Personal Area Networks (PANs)

How normal people protect their Matrix stuff

One reason commlinks are quite powerful is to protect you against hacking. They dedicate a fair bit of their time to monitoring threats around you, scanning for incoming attacks, and so on. That’s definitely important! But what about the rest of your stuff? Every other Matrix-linked thing you own, from your toaster to your gun to your smartglasses, is vulnerable too - and they don’t have enough CPU to protect themselves. They can borrow some processing on demand, via fog computing, to put up some (feeble) defence. But that won’t protect you from serious hackers.

What you need is a personal area network. A PAN connects and merges all your devices into a private little cloud on the local mesh. Your commlink takes charge, and all traffic to and from the mesh goes through it, instead of directly between the device and the mesh. That means it can watch over all traffic, scanning it for attacks, and intervening to defend your devices. Imagine Matrix traffic as acid rain, your commlink as an umbrella, and your devices sheltering safely beneath it.

PANs can be extended and merged, with the most powerful device becoming the one that protects the whole network. When William Wageslave travels to work, he has a PAN, centered on his commlink, protecting his devices. That provides moderate protection against hackers, but not enough for his corp employers to feel good about. So when he arrives at work, the first thing he does is tell his commlink to join the office’s local host. Once the host verifies his persona through DNI-auth it merges his PAN with the office’s Wide Area Network (WAN) and now all his stuff is even more protected, because all his traffic is going through the company host. At the same time, it grants his persona various permissions to access the company resources William will be using to do his job. These will be revoked automatically when he leaves at the end of the day and disconnects from the WAN.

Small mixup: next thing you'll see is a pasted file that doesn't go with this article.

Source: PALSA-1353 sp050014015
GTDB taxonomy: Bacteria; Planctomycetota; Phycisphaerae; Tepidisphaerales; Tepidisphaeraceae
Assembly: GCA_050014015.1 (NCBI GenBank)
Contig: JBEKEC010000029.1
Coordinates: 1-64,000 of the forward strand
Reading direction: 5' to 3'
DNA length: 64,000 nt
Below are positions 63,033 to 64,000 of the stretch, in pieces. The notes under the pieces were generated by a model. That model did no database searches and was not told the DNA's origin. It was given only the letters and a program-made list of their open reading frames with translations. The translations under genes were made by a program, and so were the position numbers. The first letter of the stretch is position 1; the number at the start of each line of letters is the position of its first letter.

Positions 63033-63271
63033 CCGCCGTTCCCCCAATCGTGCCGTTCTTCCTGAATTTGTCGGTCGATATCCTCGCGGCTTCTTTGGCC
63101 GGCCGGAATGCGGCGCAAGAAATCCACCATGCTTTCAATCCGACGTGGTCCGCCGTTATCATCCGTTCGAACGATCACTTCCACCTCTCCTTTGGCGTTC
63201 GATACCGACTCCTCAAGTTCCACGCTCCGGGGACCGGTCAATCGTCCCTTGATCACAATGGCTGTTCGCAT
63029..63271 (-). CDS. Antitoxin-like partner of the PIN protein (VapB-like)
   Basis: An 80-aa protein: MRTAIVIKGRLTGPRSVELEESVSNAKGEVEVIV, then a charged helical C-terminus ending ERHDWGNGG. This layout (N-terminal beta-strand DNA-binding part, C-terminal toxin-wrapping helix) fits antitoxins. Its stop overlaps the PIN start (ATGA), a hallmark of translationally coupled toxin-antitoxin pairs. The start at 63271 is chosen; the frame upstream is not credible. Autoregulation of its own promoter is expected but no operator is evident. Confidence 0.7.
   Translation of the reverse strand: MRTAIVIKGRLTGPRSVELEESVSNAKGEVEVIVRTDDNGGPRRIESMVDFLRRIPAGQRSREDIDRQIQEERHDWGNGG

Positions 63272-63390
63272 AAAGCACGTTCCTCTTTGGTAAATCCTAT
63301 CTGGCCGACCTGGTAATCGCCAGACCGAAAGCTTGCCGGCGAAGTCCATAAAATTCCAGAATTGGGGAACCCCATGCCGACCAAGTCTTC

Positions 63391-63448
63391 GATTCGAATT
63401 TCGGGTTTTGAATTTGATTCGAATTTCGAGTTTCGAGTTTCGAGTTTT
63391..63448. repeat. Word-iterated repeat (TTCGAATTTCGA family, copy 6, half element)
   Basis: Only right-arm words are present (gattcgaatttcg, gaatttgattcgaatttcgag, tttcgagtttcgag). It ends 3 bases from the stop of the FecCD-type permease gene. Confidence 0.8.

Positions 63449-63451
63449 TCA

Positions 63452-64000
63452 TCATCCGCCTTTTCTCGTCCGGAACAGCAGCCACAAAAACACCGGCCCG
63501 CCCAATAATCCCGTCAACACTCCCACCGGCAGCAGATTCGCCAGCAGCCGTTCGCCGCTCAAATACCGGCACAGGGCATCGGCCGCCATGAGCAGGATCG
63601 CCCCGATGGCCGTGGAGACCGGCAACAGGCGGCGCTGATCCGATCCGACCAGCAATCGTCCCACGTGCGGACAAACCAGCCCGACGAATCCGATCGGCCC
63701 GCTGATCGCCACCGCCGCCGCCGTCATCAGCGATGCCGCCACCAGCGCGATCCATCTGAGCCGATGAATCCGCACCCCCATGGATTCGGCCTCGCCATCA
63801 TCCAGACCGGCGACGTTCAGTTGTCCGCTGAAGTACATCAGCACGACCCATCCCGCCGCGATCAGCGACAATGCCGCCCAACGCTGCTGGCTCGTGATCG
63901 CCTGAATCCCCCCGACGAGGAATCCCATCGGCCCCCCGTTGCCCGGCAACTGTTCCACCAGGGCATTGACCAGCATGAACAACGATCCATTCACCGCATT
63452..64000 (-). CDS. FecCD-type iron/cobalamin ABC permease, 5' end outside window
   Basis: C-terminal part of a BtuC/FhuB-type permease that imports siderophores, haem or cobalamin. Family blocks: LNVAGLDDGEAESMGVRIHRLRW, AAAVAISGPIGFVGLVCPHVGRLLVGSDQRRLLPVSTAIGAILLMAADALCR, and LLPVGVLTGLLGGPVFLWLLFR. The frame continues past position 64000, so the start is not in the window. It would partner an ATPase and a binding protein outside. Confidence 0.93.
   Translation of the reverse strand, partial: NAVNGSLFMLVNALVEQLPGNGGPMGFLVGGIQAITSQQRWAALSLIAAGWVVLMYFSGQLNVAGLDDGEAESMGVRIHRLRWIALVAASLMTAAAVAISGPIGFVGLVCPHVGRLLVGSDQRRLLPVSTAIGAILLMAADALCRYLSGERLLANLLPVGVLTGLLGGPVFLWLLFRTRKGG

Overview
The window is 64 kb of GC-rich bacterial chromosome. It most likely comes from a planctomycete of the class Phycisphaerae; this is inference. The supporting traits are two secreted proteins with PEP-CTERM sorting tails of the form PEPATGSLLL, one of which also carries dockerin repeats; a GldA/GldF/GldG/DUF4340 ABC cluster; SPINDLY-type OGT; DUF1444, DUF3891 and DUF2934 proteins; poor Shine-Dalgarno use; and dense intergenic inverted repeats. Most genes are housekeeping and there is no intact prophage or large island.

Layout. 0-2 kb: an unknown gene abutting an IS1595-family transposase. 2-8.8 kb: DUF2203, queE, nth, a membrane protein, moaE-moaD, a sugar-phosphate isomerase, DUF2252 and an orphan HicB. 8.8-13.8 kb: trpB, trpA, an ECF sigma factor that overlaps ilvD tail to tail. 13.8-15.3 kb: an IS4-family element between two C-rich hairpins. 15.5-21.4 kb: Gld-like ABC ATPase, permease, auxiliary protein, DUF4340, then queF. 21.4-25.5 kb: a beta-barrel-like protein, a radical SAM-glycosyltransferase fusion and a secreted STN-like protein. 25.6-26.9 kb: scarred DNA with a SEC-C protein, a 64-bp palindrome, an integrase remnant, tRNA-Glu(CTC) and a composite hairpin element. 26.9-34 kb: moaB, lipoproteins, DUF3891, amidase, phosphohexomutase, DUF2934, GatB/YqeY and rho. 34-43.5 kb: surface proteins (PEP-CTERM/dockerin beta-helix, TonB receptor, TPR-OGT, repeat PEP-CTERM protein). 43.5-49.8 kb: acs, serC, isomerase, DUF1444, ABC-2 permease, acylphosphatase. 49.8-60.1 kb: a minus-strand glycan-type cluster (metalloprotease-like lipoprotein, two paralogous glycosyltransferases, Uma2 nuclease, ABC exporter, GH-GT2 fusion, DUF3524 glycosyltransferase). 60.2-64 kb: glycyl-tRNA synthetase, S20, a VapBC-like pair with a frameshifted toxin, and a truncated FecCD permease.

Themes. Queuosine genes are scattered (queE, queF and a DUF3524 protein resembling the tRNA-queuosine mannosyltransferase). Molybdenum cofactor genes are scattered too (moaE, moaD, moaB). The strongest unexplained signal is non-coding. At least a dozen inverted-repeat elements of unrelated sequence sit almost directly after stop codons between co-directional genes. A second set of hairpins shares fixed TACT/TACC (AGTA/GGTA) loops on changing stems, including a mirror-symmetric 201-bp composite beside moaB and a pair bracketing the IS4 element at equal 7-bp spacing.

Note that you can only form PANs or WANs on the local grid. You can’t create a WAN based on a cloud host because the latency is too great.

Megacorps are far too paranoid to allow their employees to connect to their servers full of secrets with an unprotected commlink. It would be much too easy for criminals to hack the commlink and use it to get in. So most wageslaves, when working, have to have their commlink connected to a WAN that simultaneously controls their access to work networks and protects them against hacking. This means “working from home” is not a thing that happens in the Sixth World. The user has to be using a device that is part of the company WAN, and that means they have to be within local mesh range of the company host in their office.

Perhaps the corps could solve this, if they cared to. But they’re micromanaging controlling assholes who like being able to watch their wageslaves, so they’re not trying very hard. Very important execs might have corporate local hosts installed in their houses so they can work remotely. Everyone else has to suffer a grinding commute and the watchful eye of their bosses.

Securing your devices outside the local mesh

What about poor William’s car, out in the parking lot? Or his toaster at home? He’s too far away from them to shelter them in his commlink’s PAN. But a passing hacker could really spoil his day by destroying these devices as they sit naked on the Matrix.

To solve this, at home, people typically use network defenders1: sort of like cut-down mini-commlinks (or, if you prefer, really really tiny local hosts) whose only job is to maintain a basic protection zone around their stuff. They’re usually a step or two less powerful than a commlink, so they’re far from bulletproof, but they’re better than nothing and will at least keep war-driving script kiddies from destroying your house while you’re at work by reprogramming your soy dispenser to “unending firehose” mode. Hopefully.

Vehicles get a special firewall package as part of their GridLink subscription. Whenever the vehicle leaves the user’s PAN, it connects itself to a cloud host that defends it against hack attacks. The effectiveness of this defence varies with the user’s GridLink subscription tier.

  1. Per RAW, an unattended device typically rolls either 2 or 4 dice to resist hack attacks, which is almost the same as being entirely unprotected. The world can’t function like this, it would be full-on chaos. I’ve introduced network defenders as a slightly easier option to rewriting the entire Device Ratings table to give undefended devices more defence out of the box, although that is a viable alternative choice. ↩︎